The Ion Tiger UAV recently completed a record 48-hr, 1-min flight powered by a liquid-hydrogen-fed fuel cell. The powerplant gives the aircraft the low noise and IR signature of a battery-powered UAV and the efficiency of using high-energy liquid hydrogen and fuel cells.

The plane was developed at the U. S. Navy Research Laboratory, and the flight broke a record set by the Ion Tiger in 2009. For that flight, however, its fuel cell was powered by gaseous hydrogen stored at 5,000 psi, and it stayed aloft for 26 hr and 2 min.

Liquid hydrogen is three times as dense as 5,000-psi hydrogen gas, which gave the revamped UAV more endurance. The key to using the cryogenic hydrogen was development of a lightweight, insulated, and vented container which could serve as the fuel tank. To make the technology suitable for battlefield drones, researchers will need to develop a portable electrolyzer and compressor to pull hydrogen out of water and refrigerate it using electricity, possibly from solar cells or wind turbines.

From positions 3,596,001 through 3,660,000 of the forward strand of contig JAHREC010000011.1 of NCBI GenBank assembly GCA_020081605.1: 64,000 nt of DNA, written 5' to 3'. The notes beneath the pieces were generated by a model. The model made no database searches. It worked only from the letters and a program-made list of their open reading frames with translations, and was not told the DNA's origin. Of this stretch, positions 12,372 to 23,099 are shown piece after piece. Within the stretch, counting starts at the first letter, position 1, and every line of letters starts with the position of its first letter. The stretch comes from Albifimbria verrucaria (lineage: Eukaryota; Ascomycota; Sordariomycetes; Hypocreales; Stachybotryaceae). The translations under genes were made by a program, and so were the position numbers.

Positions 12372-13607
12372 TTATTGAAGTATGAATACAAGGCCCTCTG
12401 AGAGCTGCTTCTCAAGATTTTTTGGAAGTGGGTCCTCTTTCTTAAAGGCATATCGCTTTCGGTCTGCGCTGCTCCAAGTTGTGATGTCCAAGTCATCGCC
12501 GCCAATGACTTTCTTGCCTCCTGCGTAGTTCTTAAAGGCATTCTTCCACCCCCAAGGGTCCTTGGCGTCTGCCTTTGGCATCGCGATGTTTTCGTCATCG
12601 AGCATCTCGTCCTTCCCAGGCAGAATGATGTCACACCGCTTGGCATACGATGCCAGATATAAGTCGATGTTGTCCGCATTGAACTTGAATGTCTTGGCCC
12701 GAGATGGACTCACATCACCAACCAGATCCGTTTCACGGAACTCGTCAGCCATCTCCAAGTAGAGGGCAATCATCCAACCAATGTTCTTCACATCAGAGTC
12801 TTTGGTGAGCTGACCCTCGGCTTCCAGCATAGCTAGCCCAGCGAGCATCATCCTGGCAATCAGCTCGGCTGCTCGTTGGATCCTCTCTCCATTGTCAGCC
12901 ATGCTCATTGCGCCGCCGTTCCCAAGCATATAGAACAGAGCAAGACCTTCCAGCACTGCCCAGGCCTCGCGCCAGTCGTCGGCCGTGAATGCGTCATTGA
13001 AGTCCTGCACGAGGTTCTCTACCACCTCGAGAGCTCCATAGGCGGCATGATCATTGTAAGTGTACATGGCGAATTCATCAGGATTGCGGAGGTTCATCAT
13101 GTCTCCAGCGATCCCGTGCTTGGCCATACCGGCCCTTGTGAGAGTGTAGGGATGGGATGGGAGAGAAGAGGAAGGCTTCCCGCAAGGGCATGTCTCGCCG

Resources: U. S. Naval Research Laboratory